ADHD stands for Attention-Deficit/Hyperactivity Disorder, and is a developmental disorder of self control. Challenges relating to attention span, impulse control and activity levels are all part and parcel of this disorder.

It is not, as you might have been hoping, a temporary state that your child will grow out of. It is not caused by your 'failure' as a parent, or lack of discipline.

It would be easier as a parent to deal with a physical manifestation of a disability because there would be no mistaking a problem. With ADHD, there is no such manifestation. These children look completely normal. There is no outward sign there is anything wrong, but there is.

Many psychologists and medical professionals believe there is an imperfection in the brain that causes the constant movement and 'bad' behaviours that people find so unbearable in these children.

The fact that you are reading this suggests that you are very familiar with with the way others react to your child's behaviours. Meaning, they erroneously assume your 'little Alice' needs more discipline, and view your attempts at parenting as permissive or careless to say the least.

I have heard on more than one occasion, "Can't you do something about your son?" Unfortunately, I am! When I answer that my son has ADHD/ODD, Anxiety Disorder and some Post Traumatic Stress, they more often than not react judgmentally. They see the 'ADHD label' as an excuse by me to avoid the responsibility of parenting my child, or worse yet, of making my son into a victim who is not accountable for his actions.

None of which is true.

It's exceedingly frustrating dealing with the hypocritical and judgmental responses. Not only do they see my son's behaviour negatively, they believe he is 'normal' (due to no physical manifestations of a disorder) and blame me for his actions. Either that, or they offer their 'worldly wisdom' that my son will 'grow out of it'.

Even my own doctor has said the same things to me. "Don't worry, it could just be a phase he is going through." or "I'm sure he will grow out of it, just hang in there." Where this might be true with some milder forms of ADHD, there is no way this will happen with my son. I have been 'hanging on' now for 11 years!

Here are a few statistics for you.
5 - 8%, or more than 2.5 million school age children have ADHD. Put in perspective, that translates to one or two kids with ADHD in EVERY classroom throughout the U.S./Canada. Up to 30 - 50% of these kids will be held back a grade (at least once) As many as 35% drop out of high school altogether. For half of these kids, social relationships are seriously messed up, and for over 60%, their consistent defiant behaviour leads to resentment from siblings and peers, which in turn means more frequent punishments and a greater potential for delinquency and/or substance abuse when they are older.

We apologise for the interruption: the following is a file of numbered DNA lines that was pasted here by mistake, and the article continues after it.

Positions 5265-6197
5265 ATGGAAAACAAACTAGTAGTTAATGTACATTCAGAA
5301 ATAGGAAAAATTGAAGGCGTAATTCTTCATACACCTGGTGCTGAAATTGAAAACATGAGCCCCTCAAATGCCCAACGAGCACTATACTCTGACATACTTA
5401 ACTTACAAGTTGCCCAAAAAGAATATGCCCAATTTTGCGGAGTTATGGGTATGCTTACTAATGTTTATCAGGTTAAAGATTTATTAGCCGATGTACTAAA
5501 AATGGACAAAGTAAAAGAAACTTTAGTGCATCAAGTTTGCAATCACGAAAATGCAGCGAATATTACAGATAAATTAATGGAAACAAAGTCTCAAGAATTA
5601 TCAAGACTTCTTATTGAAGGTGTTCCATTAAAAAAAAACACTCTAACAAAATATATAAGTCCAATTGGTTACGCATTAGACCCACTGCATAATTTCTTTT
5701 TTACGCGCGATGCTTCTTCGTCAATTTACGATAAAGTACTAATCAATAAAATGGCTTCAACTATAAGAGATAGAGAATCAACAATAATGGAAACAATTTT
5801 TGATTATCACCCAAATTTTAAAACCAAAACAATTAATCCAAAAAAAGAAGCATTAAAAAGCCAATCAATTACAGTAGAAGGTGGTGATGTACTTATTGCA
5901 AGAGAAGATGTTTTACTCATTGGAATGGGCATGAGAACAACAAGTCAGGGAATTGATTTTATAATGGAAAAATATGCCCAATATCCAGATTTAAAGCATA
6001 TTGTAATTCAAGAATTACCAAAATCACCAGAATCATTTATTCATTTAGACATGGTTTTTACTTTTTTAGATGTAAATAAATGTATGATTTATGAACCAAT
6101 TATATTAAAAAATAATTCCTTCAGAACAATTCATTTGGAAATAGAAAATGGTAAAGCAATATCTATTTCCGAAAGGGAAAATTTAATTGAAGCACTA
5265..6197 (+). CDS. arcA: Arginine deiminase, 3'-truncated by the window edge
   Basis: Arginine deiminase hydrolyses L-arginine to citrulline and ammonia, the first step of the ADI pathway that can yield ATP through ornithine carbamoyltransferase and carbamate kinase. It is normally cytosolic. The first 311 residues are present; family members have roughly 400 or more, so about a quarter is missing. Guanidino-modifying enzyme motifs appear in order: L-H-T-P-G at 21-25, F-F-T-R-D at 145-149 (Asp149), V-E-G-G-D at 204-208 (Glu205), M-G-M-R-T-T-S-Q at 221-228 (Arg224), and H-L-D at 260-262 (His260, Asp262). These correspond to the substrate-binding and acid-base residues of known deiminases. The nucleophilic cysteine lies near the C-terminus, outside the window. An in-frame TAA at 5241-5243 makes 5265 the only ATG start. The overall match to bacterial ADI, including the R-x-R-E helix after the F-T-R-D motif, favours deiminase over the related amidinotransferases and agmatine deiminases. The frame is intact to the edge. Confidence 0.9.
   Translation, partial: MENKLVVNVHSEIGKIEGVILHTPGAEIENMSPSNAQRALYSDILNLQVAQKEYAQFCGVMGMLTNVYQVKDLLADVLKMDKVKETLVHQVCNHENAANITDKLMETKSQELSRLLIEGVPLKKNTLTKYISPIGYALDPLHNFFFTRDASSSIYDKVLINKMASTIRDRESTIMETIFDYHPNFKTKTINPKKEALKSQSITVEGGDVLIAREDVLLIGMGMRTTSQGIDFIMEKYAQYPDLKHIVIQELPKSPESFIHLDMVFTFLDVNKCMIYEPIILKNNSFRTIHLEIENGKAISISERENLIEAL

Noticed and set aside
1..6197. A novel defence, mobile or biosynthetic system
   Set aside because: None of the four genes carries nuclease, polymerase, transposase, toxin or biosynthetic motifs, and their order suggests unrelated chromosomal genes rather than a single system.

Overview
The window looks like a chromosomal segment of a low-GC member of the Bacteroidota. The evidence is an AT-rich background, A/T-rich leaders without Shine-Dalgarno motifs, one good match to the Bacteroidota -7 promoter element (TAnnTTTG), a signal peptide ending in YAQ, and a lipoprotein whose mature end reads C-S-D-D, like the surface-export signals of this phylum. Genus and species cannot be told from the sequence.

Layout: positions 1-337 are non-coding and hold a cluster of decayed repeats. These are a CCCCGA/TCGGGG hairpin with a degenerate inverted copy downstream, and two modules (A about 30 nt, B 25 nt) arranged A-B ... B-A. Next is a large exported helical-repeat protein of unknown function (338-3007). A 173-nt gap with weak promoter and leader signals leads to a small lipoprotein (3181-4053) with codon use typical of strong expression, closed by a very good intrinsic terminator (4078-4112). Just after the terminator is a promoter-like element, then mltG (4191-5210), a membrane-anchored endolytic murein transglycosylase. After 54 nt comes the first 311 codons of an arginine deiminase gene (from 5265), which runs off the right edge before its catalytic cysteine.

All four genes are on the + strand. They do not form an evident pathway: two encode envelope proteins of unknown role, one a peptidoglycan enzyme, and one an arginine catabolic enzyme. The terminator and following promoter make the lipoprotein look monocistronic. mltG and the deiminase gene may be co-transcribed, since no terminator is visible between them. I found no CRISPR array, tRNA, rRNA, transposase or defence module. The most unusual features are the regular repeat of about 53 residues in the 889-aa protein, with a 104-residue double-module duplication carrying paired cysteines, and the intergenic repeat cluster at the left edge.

ADHD is one of the most common childhood disorders the medical professionals are aware of, and one of the most misunderstood.

Here are a few more stats for you.
Over 20% of kids with ADHD have set serious fires in their communities, over 30% have stolen, 40% smoke and drink earlier, and more than 25% are expelled from high school due to serious misconduct.

In their first 5 years of driving, adolescents with an ADHD diagnosis have almost 4 times as many accidents, are more likely to cause bodily harm, and have 3 times as many speeding tickets as kids without ADHD.

Raising a child with ADHD is not for the faint-hearted. I can personally tell you this roller coaster ride is a white knuckle experience that I would gladly do almost anything not to be on.

ADHD is a disorder that needs to be taken seriously. I have been living, learning, and dealing with this for the last 11 years, and the one constant I have noticed is the lack of education regarding this disability. And I'm not only speaking about your child's teachers, neighbours, friends, family and peers. I'm talking about you as parents.

In order to help your child deal with, work through, and overcome this disability, you need to educate yourselves on the complete spectrum of this disorder. In most cases you are their only advocate, friend, adviser, and support. Your child needs you to understand what is going on with them so they don't fall through the cracks and become another statistic.

I'm not saying this is an easy task. Trust me, I would love not to have to take on this additional responsibility. I would love to have a career and carefree holidays in a tropical paradise with no worries except whether my luggage arrives the same time I do. But if I don't do this for my son, who will? Certainly not his teachers, doctors, counselors, family members or friends. And he doesn't have the focus, drive or interest to do it himself, (being the nature of the disability) so that leaves me, and I can't let him down.

So please bear with me as I help my son through helping you. Hopefully you will at the very least, know that you are not alone in your struggles.